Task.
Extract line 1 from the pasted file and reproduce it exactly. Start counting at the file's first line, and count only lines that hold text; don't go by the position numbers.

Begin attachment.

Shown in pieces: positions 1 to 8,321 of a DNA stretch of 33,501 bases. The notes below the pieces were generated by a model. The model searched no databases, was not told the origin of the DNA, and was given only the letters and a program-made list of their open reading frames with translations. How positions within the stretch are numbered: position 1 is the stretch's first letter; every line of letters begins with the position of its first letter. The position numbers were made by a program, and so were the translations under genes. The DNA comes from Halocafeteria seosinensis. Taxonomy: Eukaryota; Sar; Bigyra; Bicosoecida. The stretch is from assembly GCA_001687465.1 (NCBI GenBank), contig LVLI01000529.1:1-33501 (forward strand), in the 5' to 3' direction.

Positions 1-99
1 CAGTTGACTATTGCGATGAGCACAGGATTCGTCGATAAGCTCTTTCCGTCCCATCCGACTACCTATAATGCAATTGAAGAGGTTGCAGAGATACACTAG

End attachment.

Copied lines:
Shown in pieces: positions 1 to 8,321 of a DNA stretch of 33,501 bases. The notes below the pieces were generated by a model. The model searched no databases, was not told the origin of the DNA, and was given only the letters and a program-made list of their open reading frames with translations. How positions within the stretch are numbered: position 1 is the stretch's first letter; every line of letters begins with the position of its first letter. The position numbers were made by a program, and so were the translations under genes. The DNA comes from Halocafeteria seosinensis. Taxonomy: Eukaryota; Sar; Bigyra; Bicosoecida. The stretch is from assembly GCA_001687465.1 (NCBI GenBank), contig LVLI01000529.1:1-33501 (forward strand), in the 5' to 3' direction.